Innovation spaces are a relatively new phenomenon on college campuses. Often called Innovation Centers, they function outside the traditional parameters of the school calendar, taking interdisciplinary groups of students through rigorous projects in which they design, fabricate, and test a prototype that solves an assigned problem. The centers are not classrooms, but highly flexible, dynamic spaces that must meet a wide variety of demands, often on a 24/7 schedule.
Students work in groups in a designated place. There are no set hours, but rather a time frame within which a project needs to be completed. The student who gravitates toward this learning experience is moving away from the traditional instruction paradigm toward a more creative, self controlled experience that emphasizes experimentation, encourages learning by doing, and fosters creativity.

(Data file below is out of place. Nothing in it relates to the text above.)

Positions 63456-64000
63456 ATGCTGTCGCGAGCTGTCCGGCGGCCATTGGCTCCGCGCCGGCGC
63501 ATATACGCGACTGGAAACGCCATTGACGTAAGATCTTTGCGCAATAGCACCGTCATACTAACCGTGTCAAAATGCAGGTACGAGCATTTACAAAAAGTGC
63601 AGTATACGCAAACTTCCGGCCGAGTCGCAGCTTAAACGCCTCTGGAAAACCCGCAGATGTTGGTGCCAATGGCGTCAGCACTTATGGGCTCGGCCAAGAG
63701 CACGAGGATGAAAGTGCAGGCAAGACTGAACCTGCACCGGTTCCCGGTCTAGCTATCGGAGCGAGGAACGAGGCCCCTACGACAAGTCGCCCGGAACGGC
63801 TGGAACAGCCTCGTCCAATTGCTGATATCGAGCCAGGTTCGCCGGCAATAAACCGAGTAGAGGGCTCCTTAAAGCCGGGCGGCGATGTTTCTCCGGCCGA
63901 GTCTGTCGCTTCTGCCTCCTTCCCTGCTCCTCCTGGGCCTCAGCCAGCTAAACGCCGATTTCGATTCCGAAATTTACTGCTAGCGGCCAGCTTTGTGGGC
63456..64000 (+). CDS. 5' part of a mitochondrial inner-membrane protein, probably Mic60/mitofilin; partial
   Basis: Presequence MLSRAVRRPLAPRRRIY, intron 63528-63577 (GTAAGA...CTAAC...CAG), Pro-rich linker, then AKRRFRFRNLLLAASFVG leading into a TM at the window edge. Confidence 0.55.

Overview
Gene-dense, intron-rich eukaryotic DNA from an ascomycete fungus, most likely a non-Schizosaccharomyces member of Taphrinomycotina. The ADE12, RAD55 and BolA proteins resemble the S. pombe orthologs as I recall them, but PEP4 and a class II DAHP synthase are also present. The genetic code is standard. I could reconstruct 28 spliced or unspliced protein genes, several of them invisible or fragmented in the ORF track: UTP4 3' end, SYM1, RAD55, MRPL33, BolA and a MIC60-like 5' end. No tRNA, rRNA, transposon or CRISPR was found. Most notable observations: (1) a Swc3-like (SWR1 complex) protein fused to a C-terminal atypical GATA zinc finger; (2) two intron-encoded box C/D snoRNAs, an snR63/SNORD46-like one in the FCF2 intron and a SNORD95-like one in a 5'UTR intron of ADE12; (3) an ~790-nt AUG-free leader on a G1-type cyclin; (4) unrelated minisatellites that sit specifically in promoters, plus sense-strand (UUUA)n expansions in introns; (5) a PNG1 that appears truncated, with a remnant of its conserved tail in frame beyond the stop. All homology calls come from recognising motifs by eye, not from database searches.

Because we believe the physical environment can nurture creativity and serve as a catalyst for innovation, we recently hosted a roundtable with leaders of innovation spaces on college campuses from across the country. During the session we focused on the key characteristics of great innovation spaces, which we defined as spaces that support collaboration, alone/heads-down time, formal and informal instruction, communication, and rest.
Earlier this week during a session at ELI 2011, we shared these characteristics with a group of our fellow Educause members. They added the characteristics of openness, access, and visibility to this list.
A key conclusion from both groups: space and the elements in it really do matter.